How I Deal with Life.....

How I Deal with Life.....

Friday, March 9, 2012

The Unmemory Place

There’s that noise again. That swishing sound. Like a small broom. It’s in his head. Taking away things.. what things? Is it real? He leans back in his chair and looks through the sunroom window. His wife is out there in the swing. She has that little dog on her lap. It’s a cute little dog, but not too cuddly with him. He’d like to hold it, but it runs away most times. It will play chase in the morning and he likes that.

            The sunlight is piercing at an angle through the window. He can see the dust motes dancing. They capture his attention for a moment. They look like dancing thoughts. Is that where his memory went? Is it dancing in streaks of light away from him?

            He picks up a magazine by the chair. The letters don’t make sense. He can pick out a few words, but what do they mean? He flips though the pages and gazes at the slick gloss advertisements for perfume, recipes for chili, and a photograph of a man who looks familiar. He tosses the magazine aside.

            The phone rings. He has to get it. It will ring and ring. He hates the ringing. He goes into the kitchen and raises the receiver to his ear, “Hello?” A woman starts talking. She’s asking about some medicines. What medicines? Her words are jumbling together. What is it he wants him to do?  He tries to tell her to hold on, but his words come out in a tangle. His wife walks into the kitchen. He throws the phone at her in a panic and backs away. His wife starts talking to the lady. His wife understands the lady. He walks back into the sunroom and settles back into his chair. The ray of light is gone and so are the dust motes.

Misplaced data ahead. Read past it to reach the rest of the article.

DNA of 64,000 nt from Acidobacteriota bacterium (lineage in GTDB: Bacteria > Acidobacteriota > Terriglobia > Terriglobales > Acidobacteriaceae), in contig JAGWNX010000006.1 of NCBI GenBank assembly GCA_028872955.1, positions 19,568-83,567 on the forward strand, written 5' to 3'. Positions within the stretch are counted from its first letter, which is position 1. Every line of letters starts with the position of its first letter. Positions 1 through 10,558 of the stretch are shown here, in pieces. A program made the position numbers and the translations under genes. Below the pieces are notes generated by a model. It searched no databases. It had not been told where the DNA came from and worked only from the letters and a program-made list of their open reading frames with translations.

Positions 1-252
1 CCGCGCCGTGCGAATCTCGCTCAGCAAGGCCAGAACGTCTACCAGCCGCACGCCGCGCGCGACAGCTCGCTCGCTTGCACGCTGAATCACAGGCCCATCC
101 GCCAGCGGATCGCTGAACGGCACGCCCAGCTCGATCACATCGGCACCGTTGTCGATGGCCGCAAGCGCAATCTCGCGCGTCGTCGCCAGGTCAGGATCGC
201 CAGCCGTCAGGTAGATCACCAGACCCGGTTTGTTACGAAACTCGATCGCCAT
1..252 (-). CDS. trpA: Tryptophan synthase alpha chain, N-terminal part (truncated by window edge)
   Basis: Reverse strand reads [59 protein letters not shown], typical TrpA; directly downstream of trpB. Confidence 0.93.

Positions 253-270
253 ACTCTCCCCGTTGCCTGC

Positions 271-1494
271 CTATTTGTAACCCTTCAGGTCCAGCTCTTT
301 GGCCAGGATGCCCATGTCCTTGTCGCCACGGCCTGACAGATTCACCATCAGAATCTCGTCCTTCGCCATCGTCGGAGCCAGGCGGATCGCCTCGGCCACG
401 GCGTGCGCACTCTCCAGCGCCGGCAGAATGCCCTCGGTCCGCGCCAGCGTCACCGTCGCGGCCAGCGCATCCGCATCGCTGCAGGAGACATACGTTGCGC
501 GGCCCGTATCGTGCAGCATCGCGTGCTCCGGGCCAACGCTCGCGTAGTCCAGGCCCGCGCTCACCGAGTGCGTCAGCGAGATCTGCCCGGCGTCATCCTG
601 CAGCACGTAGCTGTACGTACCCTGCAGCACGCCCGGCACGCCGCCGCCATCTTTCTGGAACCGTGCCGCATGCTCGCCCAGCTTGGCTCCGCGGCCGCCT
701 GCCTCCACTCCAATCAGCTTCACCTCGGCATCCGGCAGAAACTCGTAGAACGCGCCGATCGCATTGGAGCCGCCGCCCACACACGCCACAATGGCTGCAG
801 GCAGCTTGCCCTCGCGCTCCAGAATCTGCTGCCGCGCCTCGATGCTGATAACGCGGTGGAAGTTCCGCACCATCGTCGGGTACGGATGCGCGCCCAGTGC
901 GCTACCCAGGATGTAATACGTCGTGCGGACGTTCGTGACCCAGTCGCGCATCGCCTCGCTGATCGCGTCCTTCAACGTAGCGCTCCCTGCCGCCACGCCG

His wife comes and tells him what the lady said. What lady? He asks his wife three times what the lady said. The third time he almost understands, but his wife looks frustrated. He won’t ask her to explain it again. He only says, “I see”.  His wife is talking about going to the grocery store. He doesn’t want to go. He just wants to stay here, but she is insisting. “We’ll only be gone a minute” she says. He knows that isn’t true, but follows her out of the house into the car anyway. He gets into the passenger seat and closes the door. His wife slides in behind the steering wheel. They pull out of the driveway and a ding ding ding echoes in the interior of the car. “Put on your seatbelt”,  his wife says. He reaches over to grabs the seatbelt, pulls it around it and fumbles with the slid in mechanism. Why do they make these things so hard to put on?

             He peers out the window as the landscape goes by. There’s where Nubbies used to be. When he was in high school all the kids gathered there to park and shoot the shit. And there’s the drug store. Why are there giant plastic rabbits hanging in the window. Must be Springtime. Rabbits mean Spring, don’t they?

            His wife drives too close to the white line and then veers over towards the yellow one. It scares him and he tells her to keep the car straight. “I am”, she says.  She’s going to wreck the car, but she won’t let him drive anymore. Sometimes, when she goes somewhere by herself, he finds the key to the other car and drives to that BBQ place and gets a hamburger or drives to the Pick and Pay and walks around. He always makes sure to get back before she does. He doesn’t know why that is so important. Why must he get back before his wife? He’s a grown man. He should be able to go where he wants to go.

            The way his daughter looked at him last week when he came home after a Pick and Pay trip made him flush with sudden anger. She didn’t say anything, but she was in his house when he got home. Going through his things. What right did she have? And what was that look she gave him? Later his wife told him the daughter was helping. Helping to do what? Everyone has started treating him like he hasn’t got any sense. Him, a man who served his country for twenty-five years. Him, a man who had a top security clearance. Him, a man who always took care of his family, no matter what. His family never lacked for anything. He has always provided for them. Now they look at him strangely. They watch him. He sees the looks. He hears the whispers.